WSU theater students put on 'Tartuffe'

The story of a two-faced hustler took center stage in the Browning Center’s Allred Theater last Friday as Weber State University’s theater department debuted its spring show, “Tartuffe.”

“Tartuffe is the name of the main character, and for a long time it was actually synonymous with a con man,” said Jennifer A. Kokai, the director of the show.

Kokai, a new theater professor at WSU this year, was unexpectedly given the play to direct from another professor. She took the show, a classic French comedy written by Moliere, and gave it a Southern twist by turning it into a post-Civil War medicine show.

“What you would have is people would pull into town in a wagon, and they’d do all kinds of different entertainment and singing and dancing,” Kokai said. “They would do a free show and try to sell people patent medicines.”

The idea sprung from a joke about setting the “Tartuffe” show in a wagon. When the Kennedy Center American College Theater Festival took place several weeks ago on campus, it crossed into the cast’s rehearsal schedule, making them unable to have a large set. After Kokai aligned the theme of a medicine show with the “Tartuffe” characters, a Southern dialect was adapted into the original plotline, and the show was created.

The cast and crew also added live music and dancing, and passed out popcorn and their own medicine brand, named Draught of Dionysus, to the audience before and after the shows.

“That’s kind of what we’re playing with,” Kokai said. “We’re imagining that the actors are coming to town with the goal of selling you medicine, and they’re doing ‘Tartuffe’ as a way of bringing you in to sell them to you.”

When rich gentleman Orgon takes in Tartuffe, a slick swindler wearing the mask of a pious beggar, he’s blinded by the man’s charms while his entire family is shaken by Tartuffe’s scheming ways. Orgon promises to wed his daughter Marianne to Tartuffe, even after she’s already been promised to the youth Valere, in order for divine blessings to fall on his household. Quite the opposite happens as Tartuffe makes advances toward Orgon’s wife behind his back and plans to blackmail him out of his house.

“It’s about getting swindled and false appearances, I guess, and that’s something we’ve all dealt with in our lives,” said B.J. Whimpey, a WSU theater senior who plays the lead role of Tartuffe. “Someone acts one way to your face, but behind your back, they’re completely different, and that’s basically what Tartuffe is.”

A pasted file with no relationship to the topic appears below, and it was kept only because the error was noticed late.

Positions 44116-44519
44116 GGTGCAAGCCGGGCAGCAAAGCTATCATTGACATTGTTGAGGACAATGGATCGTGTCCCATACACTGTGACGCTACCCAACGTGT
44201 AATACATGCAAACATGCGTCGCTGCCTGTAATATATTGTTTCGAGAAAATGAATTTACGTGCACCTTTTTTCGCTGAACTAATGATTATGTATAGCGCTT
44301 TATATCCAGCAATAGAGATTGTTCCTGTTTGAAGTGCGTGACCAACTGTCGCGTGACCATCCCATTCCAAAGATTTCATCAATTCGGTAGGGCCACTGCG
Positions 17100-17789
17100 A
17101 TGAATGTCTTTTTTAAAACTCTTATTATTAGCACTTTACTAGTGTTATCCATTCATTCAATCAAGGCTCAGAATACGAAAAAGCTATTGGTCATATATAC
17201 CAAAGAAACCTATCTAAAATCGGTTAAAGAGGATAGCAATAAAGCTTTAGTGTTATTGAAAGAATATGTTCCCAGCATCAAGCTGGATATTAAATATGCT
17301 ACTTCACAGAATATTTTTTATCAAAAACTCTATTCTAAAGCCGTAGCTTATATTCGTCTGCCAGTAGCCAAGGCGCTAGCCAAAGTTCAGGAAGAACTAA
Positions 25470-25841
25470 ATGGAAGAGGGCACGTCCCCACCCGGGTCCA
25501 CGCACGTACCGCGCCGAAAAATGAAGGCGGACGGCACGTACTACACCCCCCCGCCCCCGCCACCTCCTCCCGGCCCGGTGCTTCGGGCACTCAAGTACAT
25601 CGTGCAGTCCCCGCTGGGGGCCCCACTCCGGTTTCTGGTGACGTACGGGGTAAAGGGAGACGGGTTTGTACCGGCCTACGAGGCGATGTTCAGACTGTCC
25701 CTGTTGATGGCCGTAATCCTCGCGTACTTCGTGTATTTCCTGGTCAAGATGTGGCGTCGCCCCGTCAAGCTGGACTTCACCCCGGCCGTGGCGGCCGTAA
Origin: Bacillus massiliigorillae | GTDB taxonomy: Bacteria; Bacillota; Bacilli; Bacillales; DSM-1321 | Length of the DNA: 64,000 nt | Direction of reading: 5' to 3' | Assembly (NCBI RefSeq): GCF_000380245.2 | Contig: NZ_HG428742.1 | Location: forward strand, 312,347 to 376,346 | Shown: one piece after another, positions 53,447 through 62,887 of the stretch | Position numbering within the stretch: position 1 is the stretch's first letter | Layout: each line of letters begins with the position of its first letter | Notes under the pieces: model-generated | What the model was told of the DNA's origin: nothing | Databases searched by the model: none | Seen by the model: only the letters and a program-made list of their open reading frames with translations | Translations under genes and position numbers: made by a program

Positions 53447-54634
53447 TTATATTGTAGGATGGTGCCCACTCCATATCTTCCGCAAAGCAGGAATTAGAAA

Whimpey said he enjoyed working with Kokai and her new vision for “Tartuffe.” He said she let the cast create its own humorous details naturally, as it coincided with her overall vision.

“Every single person brings something different to this show, and every single person is dedicated,” Whimpey said. “Every time everyone’s on stage, I’m just wowed by the talent in our department and how people change and grow and become better. I’m proud of every single person that’s cast, and I’d love to work with them 100 times again.”

The show also featured student talent behind the scenes, including another WSU senior, Sean Bishop, who starred in last semester’s big show, “Xanadu,” but acted this semester as the main costume designer for “Tartuffe.”

“I was going to graduate last year, and doing ‘Tartuffe’ was one of the things that kept me here,” Bishop said.

Bishop stayed for an extra fifth year after being offered to costume the show. He said he believes it was challenging keeping to the director’s vision and also finding a way of incorporating himself and everyone else into the collaborative process.

“It’s been good for me to do this and stay, because it’s given me confidence to know that I can do this,” Bishop said.

Bishop said this was the first show with a specific period he has attempted to costume.

“I’ve been looking at some opportunities, and I feel a year ago I probably wouldn’t have been ready to do that,” Bishop said. “But I look at some shows that are coming up in the next year that will be out in the community, and I feel confident enough to apply for those jobs.”

Audience members said they enjoyed the Southern adaptation to the classic French humor.

“I’ve read (the play), so I thought it was a really cool interpretation since it’s (originally) in French,” said Maria Leon, a WSU student who attended the show opening. “It’s kind of relatable to see people who are deceived pretty easily, and it opens people’s eyes to con artists and televangelists and what not.”

The show will be running March 2-3 and 6-10 at 7:30 p.m., with a 2 p.m. matinee on March 10. Tickets are $11, or $8 for WSU students at all shows. They are available in advance at the Dee Events Center, 1-800-WSU-TIKS, or at the door beginning one hour before the performance.

“Right now we’re in an election period where people are talking about who they are and what they stand for, but we are very cynical about our politicians,” Kokai said. “So the idea that there are people out there like Tartuffe who promise us great things, but they might be trying to fool us — that’s something we’re concerned about and can relate to.”